The ceiling height of an office can influence whether a team is better at figuring out big picture problems or hashing out complex details. Your focus, stress and energy levels are affected by the presence of green and blue in the office.
These are just a few of the ways that designers are taking into account how the human brain works when designing buildings. NBBJ, which designed Amazon’s new downtown campus and is doing another Seattle campus project called S, has been working with Dr. John Medina, a developmental molecular biologist and professor at the University of Washington. Together, they have delved into the work of numerous neuroscientists to learn how the human brain interacts with the environments people experience all the time, specifically their offices.
Medina, who spoke at CoreNet Global event in Seattle Wednesday still counts himself as a skeptic of the effects of neuroscience and design because we still know very little about the human brain.
“Our understanding of how (the brain) works is childlike, particularly in relationship to the kinds of questions we are asking about designing buildings,” Medina said.
But there are some themes that emerge when looking at the work of prominent neuroscientists, and lessons that designers can take from them.
For the majority of our existence, humanity has existed outside. So it’s a bit unnatural for us to spend large chunks of our days cooped up inside an office building. To counteract that, designers have done their best to mimic the outdoor environment, with plenty of open space, access to natural light, greenery within the building and fresh air.
But all you open office fans hold on for a second. Medina cites Harvard’s Edward O. Wilson, who posited that humans have a constant attraction to open space. But as soon as things get difficult, whether it’s a foreboding creature in the wild, or a conference call that is way too loud, people look to retreat and collect themselves. Anyone building out a big open office better make sure to have some quiet places where people can focus.
The bit about ceilings goes back to a concept created by Joan Meyers-Levy of the University of Minnesota called the Cathedral Effect. It states that the height of the ceiling has a bearing on the types of problems people and teams can solve.
“Subjects focus on the gist aspects of information, have the least attention to details and solve gist problems best when the ceiling is soaring,” Medina said. “And they suck at the details. If you want to get them to do the details, lower the ceiling.”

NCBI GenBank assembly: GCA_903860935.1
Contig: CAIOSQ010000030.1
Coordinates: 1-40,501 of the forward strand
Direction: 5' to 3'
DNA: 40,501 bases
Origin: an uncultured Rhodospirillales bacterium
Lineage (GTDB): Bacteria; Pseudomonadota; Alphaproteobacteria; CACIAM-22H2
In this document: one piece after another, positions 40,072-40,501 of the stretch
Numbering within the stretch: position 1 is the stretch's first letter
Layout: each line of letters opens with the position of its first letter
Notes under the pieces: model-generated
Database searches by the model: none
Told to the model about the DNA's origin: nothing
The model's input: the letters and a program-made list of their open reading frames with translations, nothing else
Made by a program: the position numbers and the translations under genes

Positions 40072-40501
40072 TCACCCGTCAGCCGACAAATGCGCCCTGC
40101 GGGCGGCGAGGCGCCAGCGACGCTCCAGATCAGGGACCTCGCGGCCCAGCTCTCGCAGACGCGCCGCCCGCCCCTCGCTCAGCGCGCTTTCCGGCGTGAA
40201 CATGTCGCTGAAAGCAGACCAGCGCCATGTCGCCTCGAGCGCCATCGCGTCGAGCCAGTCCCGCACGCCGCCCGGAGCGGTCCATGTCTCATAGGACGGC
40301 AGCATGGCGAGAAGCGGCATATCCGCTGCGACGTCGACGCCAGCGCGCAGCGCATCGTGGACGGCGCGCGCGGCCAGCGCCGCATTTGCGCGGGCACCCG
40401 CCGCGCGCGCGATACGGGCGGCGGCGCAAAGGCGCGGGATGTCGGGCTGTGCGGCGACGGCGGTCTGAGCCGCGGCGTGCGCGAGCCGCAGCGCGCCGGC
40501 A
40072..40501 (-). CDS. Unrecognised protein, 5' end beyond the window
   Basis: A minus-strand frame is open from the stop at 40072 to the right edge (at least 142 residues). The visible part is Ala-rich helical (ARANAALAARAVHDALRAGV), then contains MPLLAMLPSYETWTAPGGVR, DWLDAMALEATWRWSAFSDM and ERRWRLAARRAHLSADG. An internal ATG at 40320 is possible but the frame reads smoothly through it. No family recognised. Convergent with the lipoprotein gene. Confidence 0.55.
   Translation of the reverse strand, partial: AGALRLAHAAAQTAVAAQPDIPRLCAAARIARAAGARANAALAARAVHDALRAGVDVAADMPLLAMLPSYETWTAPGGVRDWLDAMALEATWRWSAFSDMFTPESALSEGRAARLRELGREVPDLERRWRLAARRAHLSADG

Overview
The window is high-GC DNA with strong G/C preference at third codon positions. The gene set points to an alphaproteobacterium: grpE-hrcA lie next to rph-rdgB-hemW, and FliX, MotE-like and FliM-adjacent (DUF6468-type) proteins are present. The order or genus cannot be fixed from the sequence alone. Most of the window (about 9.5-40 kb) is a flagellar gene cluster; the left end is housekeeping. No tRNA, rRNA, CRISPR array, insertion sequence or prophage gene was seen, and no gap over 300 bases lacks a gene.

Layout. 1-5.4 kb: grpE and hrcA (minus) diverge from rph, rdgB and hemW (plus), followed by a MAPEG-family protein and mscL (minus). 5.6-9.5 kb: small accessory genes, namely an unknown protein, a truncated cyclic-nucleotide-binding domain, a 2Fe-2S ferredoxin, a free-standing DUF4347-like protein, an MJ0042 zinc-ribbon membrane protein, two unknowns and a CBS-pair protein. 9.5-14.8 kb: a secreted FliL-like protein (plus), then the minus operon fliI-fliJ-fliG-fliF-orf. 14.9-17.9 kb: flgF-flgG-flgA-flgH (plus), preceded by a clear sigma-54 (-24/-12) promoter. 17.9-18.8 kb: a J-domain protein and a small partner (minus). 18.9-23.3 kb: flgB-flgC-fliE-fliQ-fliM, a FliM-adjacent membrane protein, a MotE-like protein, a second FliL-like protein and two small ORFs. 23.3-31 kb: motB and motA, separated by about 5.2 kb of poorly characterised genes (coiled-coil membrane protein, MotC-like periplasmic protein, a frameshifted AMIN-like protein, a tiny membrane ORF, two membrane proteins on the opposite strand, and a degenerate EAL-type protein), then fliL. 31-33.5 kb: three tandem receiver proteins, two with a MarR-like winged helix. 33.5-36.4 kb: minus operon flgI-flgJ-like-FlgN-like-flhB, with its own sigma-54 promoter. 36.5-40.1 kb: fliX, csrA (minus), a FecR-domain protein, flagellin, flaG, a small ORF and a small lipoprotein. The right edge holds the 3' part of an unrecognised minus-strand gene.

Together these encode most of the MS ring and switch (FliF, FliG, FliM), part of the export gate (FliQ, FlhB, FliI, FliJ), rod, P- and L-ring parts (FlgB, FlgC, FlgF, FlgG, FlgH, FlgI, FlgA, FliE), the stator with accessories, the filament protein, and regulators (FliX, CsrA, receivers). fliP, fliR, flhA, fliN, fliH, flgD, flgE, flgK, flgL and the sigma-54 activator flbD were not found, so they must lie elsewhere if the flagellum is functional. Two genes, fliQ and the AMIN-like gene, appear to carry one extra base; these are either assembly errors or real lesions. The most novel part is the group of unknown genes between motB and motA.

No one knows why this Cathedral Effect exists, Medina said, just that it does.
Colors also affect your mood. The color blue is known to send the message to parts of the brain to be alert, according to research from Mariana Figueiro of Rensselaer Polytechnic Institute in New York cited by Medina. Blue suppresses melatonin, the chemical that helps us fall asleep. And why is that?
“In our evolutionary history, the only time we ever saw blue was when we saw the sky, and the only time you can see sky is in the daytime … So your brain thinks it’s the freakin’ day time.”
Green correlates to plants, and we are attracted those, Medina said, because they are nourished by water. It goes to our survival instincts. When we see green, we are more focused and at ease.
So how do these concepts translate to office buildings? NBBJ is designing the big S campus for Seattle developer Greg Smith’s Urban Visions. The project is near CenturyLink and Safeco fields and includes six buildings totaling 1.2 million square feet. It is in the permitting process and has just begun looking for tenants.
Smith said the project was designed with a priority of people first, building second. That means the team is trying to build a campus that is healthy and inviting to workers and visitors alike. When it comes to development, the priority has always been building first, people second.
“I think we have just accepted what our spaces do for us,” Smith said. “We need to demand that our spaces make us happier, more creative and healthier.”
The spacing of teams is important and something the S team has been paying attention to. Ryan Mullenix, a partner at NBBJ, said the limit people typically want to walk to go to someone else’s desk. Sixty-five feet is email range, and if someone is 100 feet away, he or she might as well be in an entirely different building.
In addition to knowing how the brain reacts to various elements of a building, designers also want to stimulate people’s brains to get them thinking creatively. One way to do that is variety. By making no two common spaces, landscaped areas or offices alike, the mind is awakened by new experiences.
“We want to create a bunch of different moments that are unlike any other moment in the project,” Mullenix said.
But the best way to keep workers engaged, creative and open to new ideas, according to Medina? Make them learn a brand new language. How’s that for team building?